Activities in Almora
Almora offers vast array of activities for the tourists and backpackers alike. If one is travelling between October and March, the mesmerizing panorama of the snow-clad peaks of Himalayas is complementary.
Adventure activities: The rugged terrain and undulating hills of Almora makes it a perfect spot to try some adventure activities to test your strength and endurance. Rock climbing, Burma Bridge and Spider Web are some of the activities that one can partake in.
Cycling: Cycling is a fun and healthy way to explore the nearby surroundings at Almora. One can cycle through the dense forest area of Binsar Wildlife with family and friends.
Shopping: Being a commercial hub, Almora has one of the largest markets in Kumaon region and a perfect spot for shopalcoholic. Apparels made from Angora wool are quite popular in Almora.
Nature Walks: The natural beauty that encompasses the vicinity of Almora is quite breathtaking. The possibility of exploring this beautiful region would be hard to resist. Nature walk to the nearby villages and hiking are quite popular at Almora.
Staying in Almora
Accommodation is the last thing one needs to worry about when visiting the cultural and commercial hub of Kumaon region – the multihued town of Almora. As one of the busiest town in Kumaon, Almora has accommodation options in abundance. One can easily find a luxurious 3-star hotel or a resort as well as a budget guest house in Almora. Half a dozen government guesthouses (KMVN) have also mushroomed in and around Almora.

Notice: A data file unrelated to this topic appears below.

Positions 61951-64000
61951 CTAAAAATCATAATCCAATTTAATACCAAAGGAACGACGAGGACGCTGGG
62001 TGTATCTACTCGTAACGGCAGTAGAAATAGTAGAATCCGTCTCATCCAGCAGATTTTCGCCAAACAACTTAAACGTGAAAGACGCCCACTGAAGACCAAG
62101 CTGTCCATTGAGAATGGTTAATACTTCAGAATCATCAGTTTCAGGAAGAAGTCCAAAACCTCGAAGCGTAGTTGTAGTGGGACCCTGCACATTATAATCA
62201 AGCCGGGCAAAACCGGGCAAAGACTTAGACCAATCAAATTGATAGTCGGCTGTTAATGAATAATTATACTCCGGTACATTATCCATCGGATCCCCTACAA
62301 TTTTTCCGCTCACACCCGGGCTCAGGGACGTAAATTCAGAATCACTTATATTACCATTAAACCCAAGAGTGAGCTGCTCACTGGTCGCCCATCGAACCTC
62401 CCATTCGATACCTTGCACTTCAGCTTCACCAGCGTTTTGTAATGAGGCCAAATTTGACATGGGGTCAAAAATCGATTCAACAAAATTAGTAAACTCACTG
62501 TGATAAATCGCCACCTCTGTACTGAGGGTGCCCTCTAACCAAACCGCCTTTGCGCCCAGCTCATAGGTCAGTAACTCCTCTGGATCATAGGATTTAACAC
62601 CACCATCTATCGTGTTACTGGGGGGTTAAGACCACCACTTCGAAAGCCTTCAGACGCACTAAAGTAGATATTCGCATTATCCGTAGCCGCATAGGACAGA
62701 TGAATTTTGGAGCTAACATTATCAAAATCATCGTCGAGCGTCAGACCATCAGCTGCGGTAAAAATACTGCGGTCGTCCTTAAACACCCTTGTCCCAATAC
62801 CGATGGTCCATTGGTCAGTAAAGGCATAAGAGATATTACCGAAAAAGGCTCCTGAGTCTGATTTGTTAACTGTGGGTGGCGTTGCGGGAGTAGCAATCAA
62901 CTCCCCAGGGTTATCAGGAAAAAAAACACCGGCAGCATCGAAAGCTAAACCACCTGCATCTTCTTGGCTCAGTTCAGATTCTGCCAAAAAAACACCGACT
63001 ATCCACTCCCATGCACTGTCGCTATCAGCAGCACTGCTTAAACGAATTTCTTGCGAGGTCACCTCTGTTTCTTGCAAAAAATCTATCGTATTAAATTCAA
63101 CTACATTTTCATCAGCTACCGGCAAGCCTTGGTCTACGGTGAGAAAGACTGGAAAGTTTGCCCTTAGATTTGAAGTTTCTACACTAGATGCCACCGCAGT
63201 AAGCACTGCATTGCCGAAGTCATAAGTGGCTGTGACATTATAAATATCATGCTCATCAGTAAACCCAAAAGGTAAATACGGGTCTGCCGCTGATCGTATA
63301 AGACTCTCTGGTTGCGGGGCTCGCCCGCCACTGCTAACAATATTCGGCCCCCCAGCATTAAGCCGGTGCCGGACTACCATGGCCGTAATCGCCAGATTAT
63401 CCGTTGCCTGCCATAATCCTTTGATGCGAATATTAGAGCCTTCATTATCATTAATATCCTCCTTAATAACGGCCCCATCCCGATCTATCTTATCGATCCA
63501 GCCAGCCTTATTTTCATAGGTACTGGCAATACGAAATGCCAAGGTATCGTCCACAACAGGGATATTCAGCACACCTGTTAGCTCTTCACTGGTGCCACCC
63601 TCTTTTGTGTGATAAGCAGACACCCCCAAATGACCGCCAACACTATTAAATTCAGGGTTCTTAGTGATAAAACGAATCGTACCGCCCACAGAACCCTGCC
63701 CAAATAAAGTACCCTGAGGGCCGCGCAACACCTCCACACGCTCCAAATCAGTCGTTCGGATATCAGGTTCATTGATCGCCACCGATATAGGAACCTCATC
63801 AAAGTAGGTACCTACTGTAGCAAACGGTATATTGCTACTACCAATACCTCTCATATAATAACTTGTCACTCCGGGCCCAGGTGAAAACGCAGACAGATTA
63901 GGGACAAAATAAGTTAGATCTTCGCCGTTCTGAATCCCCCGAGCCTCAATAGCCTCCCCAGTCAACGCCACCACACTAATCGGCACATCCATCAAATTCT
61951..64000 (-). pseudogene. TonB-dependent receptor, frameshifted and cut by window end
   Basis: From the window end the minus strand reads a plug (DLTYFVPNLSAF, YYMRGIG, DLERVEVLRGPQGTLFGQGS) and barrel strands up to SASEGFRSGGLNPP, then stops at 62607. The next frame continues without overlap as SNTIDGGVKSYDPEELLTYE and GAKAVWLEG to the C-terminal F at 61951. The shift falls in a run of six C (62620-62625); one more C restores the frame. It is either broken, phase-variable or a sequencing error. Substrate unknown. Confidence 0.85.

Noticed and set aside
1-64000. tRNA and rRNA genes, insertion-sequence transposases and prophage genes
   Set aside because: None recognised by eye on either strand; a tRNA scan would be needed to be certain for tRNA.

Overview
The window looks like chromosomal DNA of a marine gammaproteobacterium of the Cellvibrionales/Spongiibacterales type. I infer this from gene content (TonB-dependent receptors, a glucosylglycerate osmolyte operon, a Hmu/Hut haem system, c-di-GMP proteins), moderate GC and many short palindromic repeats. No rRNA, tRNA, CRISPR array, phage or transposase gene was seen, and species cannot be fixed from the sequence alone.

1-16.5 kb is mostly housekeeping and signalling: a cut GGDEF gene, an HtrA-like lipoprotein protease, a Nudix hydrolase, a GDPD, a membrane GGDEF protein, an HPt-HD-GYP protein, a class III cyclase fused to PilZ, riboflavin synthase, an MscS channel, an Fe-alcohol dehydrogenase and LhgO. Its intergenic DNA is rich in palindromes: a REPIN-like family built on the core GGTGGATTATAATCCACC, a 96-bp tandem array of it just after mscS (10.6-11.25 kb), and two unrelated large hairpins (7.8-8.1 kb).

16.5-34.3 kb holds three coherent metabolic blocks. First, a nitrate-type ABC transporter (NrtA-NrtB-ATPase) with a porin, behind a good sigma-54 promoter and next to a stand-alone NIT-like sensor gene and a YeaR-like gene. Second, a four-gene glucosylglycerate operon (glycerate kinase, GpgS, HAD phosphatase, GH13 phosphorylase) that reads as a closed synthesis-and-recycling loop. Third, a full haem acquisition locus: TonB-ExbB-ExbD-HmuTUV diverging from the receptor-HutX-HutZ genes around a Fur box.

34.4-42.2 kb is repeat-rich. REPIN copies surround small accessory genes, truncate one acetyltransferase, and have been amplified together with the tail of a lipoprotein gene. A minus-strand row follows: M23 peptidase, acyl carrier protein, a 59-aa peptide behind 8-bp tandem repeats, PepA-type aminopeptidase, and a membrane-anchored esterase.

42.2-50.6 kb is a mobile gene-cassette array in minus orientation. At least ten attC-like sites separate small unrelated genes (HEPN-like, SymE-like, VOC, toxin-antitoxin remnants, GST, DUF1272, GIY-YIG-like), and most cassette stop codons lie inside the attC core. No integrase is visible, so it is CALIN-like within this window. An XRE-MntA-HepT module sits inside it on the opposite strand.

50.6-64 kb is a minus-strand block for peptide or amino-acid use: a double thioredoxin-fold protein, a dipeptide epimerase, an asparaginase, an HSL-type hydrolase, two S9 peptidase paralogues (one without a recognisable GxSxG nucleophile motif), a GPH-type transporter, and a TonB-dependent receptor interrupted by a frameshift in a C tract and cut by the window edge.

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Almora Food Guide
Kumaoni cuisine is scrumptious beyond words and one would agree with the first savory bite of it. There are plenty of restaurants pepper all over Almora that would offer delicious North Indian, South Indian, Chinese and continental food, however finding a restaurant serving an authentic Kumaoni dishes like Gahat Dal, Sisunak Saag, Kappa, Chainsoo would be hard to find. Maybe you’d get lucky and a humble local would invite you for lunch, or maybe not.
Still, nothing can stop one from trying the delectable Kumaoni sweets that local confectioneries would have at display after every nook and corner. The iconic Bal Mithai (a milk sweet), Choklate (no, not your regular ‘Chocolate’ but a fudge like sweet) and Singauri (a kind of milk sweet draped in a green Malu leaf) is all yours to devour and take home!
History of Almora
In 9th century AD, prior to its establishment, the ancient town of Almora was under the possession of Katyur Dynasty and the region around Almora ruled by a Katyuri King called Baichaldeo. The king donated a large part of his land to a Gujrati Brahmin called Sri Chand Tiwari. Later, during Chand dynasty's rule, Almora was founded by Kalyan Chand around 1560 at the place which he referred to as ‘Alam Nagar’. Under Chand dynasty’s rule, the place came to be known as Rajapur.
Interestingly, the historians have found many copper plates having ‘Rajpur’ name engraved on it. Almora remained under Chand dynasty’s rule until the 18thcentury and was annexed by the Gorkhas in 1790, who ruled it for the next 24 years. After the Gurkha war that took place between 1814-1816, the British conquered Almora and developed it.